Two Novels by a Poet

I urge myself to write
after days in a daze
due to a head cold
the aftermath to
sitting in a tent for hours
at the Majors Creek Festival
(a tiny historic gold mining town,
301 km south of Sydney and 16 km south of Braidwood in New South Wales, Australia), listening to Emily Rose and the Wild Things (high energy) followed by Great Aunt, a folk duo on guitar and bass (quiet competency). 

I have lost the plot. What did I want to say about Kei Miller’s two novels?
See my blog https://bettehutchisonsilver.wordpress.com/2019/11/01/you-never-know/ ‎about meeting Kei Miller, the poet.

Inspired, after meeting Kei Miller at the Poetry on the Move festival in Canberra, I found two of his novels at the local  public library:

The Last Warner Woman
and
Augustown
 
The title of The Last Warner Woman confused me. When I see the word “Warner”, I immediately think of two brand names: Warners bras and Warner Brothers, a film production company.These are brands I grew up with in the USA. I have never consciously thought of either one - perhaps in my entire life (although I have seen the WB logo of Warner Brothers in movie credits). I have never bought a Warners bra.

So I wondered why a writer from Jamaica would write about Warners bras or Warner Brothers? The cover of the book did not relate to the Warner brands.  Think about it. Shocking that a word “warner” became embedded in my mind with two brands. The power of advertising that changes the lens through which we understand words.

Warner… means a person who warns… that is, a seer or prophetess. 
A warner is someone who can “see” what is going to happen and then warn people.


This book is as beautiful as the cover. The writing is so evocative that I had to read it carefully - word by word - the way I usually read poetry.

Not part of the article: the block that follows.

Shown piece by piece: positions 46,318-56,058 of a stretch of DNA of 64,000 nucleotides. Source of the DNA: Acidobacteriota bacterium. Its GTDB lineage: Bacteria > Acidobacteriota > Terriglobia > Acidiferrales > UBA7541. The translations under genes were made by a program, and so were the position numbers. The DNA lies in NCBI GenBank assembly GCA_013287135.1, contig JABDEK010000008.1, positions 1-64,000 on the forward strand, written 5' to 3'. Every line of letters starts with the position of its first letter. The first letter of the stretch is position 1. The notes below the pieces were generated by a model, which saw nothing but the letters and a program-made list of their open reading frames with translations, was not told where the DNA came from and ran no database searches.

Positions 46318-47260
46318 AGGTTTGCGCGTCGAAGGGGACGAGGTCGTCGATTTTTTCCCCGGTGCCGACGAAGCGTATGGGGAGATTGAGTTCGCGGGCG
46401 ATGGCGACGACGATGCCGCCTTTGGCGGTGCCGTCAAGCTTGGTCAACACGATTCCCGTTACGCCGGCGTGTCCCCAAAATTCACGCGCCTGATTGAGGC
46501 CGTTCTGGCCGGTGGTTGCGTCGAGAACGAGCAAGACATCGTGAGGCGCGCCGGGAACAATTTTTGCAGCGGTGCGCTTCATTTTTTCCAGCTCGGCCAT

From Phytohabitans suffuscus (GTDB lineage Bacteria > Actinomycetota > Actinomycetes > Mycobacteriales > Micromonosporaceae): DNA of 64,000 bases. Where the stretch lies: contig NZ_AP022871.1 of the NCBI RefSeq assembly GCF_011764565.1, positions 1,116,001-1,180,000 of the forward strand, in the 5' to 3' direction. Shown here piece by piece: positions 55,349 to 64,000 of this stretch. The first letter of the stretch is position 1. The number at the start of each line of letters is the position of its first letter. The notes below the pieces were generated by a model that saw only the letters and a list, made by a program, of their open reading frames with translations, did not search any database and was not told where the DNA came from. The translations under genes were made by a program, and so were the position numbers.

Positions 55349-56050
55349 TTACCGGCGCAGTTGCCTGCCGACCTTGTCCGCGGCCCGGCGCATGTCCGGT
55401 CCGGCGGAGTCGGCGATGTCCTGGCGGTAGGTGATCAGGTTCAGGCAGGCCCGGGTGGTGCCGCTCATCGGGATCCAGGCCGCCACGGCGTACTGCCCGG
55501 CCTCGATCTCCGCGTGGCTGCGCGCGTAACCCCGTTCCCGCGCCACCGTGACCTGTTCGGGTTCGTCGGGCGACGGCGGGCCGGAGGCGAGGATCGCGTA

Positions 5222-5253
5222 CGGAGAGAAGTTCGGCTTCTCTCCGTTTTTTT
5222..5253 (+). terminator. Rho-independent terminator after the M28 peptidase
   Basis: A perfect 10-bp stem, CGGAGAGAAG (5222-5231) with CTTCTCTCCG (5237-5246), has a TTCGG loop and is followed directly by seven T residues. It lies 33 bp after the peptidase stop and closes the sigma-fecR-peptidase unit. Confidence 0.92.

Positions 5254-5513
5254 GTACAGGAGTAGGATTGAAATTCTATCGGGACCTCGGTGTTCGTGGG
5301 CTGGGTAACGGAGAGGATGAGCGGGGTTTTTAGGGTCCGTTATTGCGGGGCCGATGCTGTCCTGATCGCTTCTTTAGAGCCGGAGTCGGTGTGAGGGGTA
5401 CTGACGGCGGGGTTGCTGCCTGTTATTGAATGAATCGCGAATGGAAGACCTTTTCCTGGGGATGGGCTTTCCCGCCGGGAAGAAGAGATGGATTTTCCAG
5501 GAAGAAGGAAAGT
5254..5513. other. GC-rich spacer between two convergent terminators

I often speed read novels. Satisfied with understanding the main story line, following the principal characters and immersing myself in the story without carefully reading each word. Not possible to speed read The Last Warner Woman.

And then Augustown

Augustown started slower for me. Something ominous surrounded the people in the novel. Something was going to happen. I read the novel with anxiety. At one point I put it aside. I didn’t want to know what was going to happen next.

Both books are based on Jamaican history and folk lore.

After reading Augustown, I looked up “Bedward“ and found the following:
“Between 1891 and 1921, Alexander Bedward, an African-Jamaican healer, led the Jamaica Baptist Free Church in August Town, Jamaica, on the Hope River. . .
In the 1930s, Bedwardites and Garveyites transformed Bedward's millenarianism into the more antiestablishment and durable Rastafarian movement…”
https://www.encyclopedia.com/history/historians-and-chronicles/historians-miscellaneous-biographies/alexander-bedward

Enjoy!

Poetry finds the way

Although I had to ditch Life Expectancy, the title I had chosen for the novel about my father because it was the title of a book by best-selling author Dean Koontz, I did find a title for my blog: Family and Fiction

For the blog, I decided not to use the title of the book. The blog is about the book and more… about investigation, research, reading, writing, rewriting, soul searching, self-doubt related to the book and beyond.